Zlatan Kovačević, the founder of SOS Bihać, has been gathering volunteers from Bosnia and Herzegovina (BiH) as well as abroad for the past four years to help people from the Una-Sana Canton who are in need. As a boy, he became one of the first civilian victims of war in BiH, and Kovačević’s many years of work on various projects demonstrate an ordinary man’s struggle and willingness to help others.
In the first year of the war in Bosnia and Herzegovina, Kovačević, who was 14 years old at the time, was seriously wounded and had to be transferred to Croatia for treatment. Kovačević explains that because his papers were stolen, he was staying in Zagreb illegally and went through many of the experiences that migrants and refugees face today in Bihać, that is, the Una-Sana Canton.
Kovačević describes his journey from Bihać to Zagreb, and later to Germany, the inhumane conditions in the camps, and his return to BiH, as a great trial. “I wouldn’t be who I am had I not had trials that opened my eyes. I would like people to understand that the hand that gives is always kinder than the hand that receives,” Kovačević added.
Together with other civilian victims of the war, Kovačević founded the Citizens’ Association Sportsko-rekreativni centar Una [Sports and Recreational Center Una], where young people gather, socialize and play various sports (paintball, airsoft, etc.) as well as do humanitarian work. He is especially proud, he says, of projects they worked in foster care. “One of these projects was in Bosanski Novi, and two were in Bihać,” explained Kovačević.
They have also provided help to people with disabilities, the socially disadvantaged, women without paid maternity leave, as well as cancer patients, for whom they collected money through the kolačijada [cookie fundraiser].
During the migrant crisis, Kovačević and other members of the Una Sports and Recreational Center came to the aid of refugees and migrants, since the Bihać Red Cross initially did not have the capacity to help the large numbers of those seeking their assistance. In 2019, he recalls, they changed the name of their organization SOS Bihać.
“We fought for human rights in such a way that we brought a commission from Strasbourg that consisted of forensic experts, doctors, lawyers. We took them right to the Croatian border and showed them what illegal deportation means and what consequences it brings in terms of both physical and psychological harm,” said Kovačević, elaborating on their fight against the European policy towards migrants at the time.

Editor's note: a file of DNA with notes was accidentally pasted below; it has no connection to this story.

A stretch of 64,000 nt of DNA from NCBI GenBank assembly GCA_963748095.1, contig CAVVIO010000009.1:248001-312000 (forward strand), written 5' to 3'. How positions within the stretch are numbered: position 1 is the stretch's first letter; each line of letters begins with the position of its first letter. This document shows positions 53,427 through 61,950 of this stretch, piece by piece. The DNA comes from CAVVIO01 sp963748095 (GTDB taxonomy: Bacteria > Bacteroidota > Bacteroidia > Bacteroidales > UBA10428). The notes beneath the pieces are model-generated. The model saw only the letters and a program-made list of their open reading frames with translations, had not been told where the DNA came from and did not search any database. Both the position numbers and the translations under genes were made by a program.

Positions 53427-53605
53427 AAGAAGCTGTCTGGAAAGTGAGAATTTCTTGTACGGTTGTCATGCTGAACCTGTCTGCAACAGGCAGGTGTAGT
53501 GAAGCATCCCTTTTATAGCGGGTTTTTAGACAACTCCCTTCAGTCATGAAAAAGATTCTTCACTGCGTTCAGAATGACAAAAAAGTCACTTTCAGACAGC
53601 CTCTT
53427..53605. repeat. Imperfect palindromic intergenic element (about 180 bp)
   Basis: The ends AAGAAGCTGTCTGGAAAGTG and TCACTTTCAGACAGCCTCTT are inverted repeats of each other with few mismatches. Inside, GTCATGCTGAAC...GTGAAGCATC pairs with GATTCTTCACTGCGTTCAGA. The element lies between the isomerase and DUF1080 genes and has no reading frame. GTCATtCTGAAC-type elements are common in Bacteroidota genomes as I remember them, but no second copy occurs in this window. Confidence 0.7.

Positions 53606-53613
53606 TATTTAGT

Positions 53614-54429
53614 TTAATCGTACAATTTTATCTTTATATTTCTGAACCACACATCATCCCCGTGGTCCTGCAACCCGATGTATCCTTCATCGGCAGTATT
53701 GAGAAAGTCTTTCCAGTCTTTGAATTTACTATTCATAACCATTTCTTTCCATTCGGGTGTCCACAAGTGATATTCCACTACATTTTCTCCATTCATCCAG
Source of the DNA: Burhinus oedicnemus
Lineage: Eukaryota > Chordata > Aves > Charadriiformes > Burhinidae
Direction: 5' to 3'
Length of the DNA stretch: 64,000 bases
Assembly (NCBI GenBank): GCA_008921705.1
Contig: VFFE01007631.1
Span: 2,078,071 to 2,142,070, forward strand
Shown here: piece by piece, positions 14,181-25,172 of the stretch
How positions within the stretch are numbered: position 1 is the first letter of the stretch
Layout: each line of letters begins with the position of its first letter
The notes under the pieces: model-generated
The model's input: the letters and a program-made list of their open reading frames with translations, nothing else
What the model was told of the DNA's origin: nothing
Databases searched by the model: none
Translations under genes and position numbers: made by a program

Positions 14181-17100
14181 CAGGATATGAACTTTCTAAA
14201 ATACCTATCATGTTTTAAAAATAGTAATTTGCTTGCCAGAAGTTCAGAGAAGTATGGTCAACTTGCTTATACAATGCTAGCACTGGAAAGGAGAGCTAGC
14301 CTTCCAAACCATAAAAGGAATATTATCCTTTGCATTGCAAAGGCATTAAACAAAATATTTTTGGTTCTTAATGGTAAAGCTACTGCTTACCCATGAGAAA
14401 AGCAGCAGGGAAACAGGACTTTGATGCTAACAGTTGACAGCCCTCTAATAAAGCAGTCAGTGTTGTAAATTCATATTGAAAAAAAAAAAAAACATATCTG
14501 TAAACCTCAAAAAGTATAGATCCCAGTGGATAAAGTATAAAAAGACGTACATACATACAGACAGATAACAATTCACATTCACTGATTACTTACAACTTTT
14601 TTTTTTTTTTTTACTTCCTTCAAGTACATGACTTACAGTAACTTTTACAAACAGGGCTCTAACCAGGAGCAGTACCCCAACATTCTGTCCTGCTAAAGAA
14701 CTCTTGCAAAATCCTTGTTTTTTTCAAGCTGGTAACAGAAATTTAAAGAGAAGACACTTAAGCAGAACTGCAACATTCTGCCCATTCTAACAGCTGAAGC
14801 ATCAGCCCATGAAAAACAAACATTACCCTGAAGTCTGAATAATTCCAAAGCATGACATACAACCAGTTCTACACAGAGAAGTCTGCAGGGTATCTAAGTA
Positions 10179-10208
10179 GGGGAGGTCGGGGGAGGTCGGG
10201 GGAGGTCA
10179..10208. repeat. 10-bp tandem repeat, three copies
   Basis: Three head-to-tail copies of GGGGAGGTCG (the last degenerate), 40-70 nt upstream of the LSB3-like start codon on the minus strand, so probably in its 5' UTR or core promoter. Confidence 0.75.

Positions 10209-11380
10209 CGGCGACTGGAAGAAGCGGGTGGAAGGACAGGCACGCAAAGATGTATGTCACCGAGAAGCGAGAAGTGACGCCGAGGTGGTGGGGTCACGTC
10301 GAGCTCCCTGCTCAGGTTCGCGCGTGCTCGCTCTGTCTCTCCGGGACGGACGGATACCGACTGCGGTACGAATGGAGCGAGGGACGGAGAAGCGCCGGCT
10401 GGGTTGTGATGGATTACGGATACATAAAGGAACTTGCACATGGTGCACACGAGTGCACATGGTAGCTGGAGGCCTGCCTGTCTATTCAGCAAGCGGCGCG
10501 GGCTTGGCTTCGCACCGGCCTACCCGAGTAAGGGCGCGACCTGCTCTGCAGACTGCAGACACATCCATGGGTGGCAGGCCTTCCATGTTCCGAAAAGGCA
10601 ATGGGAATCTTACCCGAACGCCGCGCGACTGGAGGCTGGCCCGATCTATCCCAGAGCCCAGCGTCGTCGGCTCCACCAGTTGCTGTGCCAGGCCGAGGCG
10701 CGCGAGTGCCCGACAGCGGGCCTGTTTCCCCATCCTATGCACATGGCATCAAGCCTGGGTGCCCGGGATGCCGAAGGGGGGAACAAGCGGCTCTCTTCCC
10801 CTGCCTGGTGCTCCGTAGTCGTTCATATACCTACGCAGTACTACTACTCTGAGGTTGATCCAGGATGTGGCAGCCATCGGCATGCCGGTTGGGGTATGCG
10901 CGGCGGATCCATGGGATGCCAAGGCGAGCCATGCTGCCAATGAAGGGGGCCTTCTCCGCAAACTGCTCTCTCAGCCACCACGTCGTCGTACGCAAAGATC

He notes that one of the most common problems was the return of migrants who had reached Italy and were caught by the police.
SOS Bihać, which is financed exclusively from donations, asked others to donate money transparently to help as many people as possible, particularly migrants who were not in the camps. Kovačević believes that the situation is much better now.
SOS Bihać, which has about 50 volunteers, has provided assistance for people undergoing cancer treatment and eye operations, helped with the rebuilding of houses after fires, and provided medical transport. Because part of the city of Bihać is cut off every year due to the high water levels of the Una River, they also own a boat which this allows them to help people in flooded areas with everything from getting food to going to the doctor.
There are also foreigners among the members of the SOS Bihać Association. Tobias, from Germany, and his wife Melani, from Austria, have been volunteering for the Association for a long time.
“We came here at the end of December 2021 and hope to stay here for at least a year, and longer, if possible. It has been my intention for a long time to do this kind of volunteering and help people in that way. I learned about SOS Bihać from a friend from Bosnia named Ismar who gave me Zlatan’s contact information, and I decided to come to Bosnia and Herzegovina after a conversation with him,” said Tobias. He and his wife have already applied for a one-year volunteer visa and will try to request residency for the two of them.
“Bosnia and Herzegovina is a beautiful country with a beautiful landscape and I like it very much. People are very kind, so that makes it easier for us to stay here,” said Melani.
While volunteering, Tobias changed his religious beliefs and converted to Islam. He describes volunteering as a treasure of good deeds that he does in the name of Allah.
“They say that they are criticized by their friends because they came to volunteer in Bosnia and Herzegovina, leaving a warm home and an orderly country like Germany. However, for them, this is about calm consciousness, because there isn’t anything more important than a human being,” concludes Kovačević.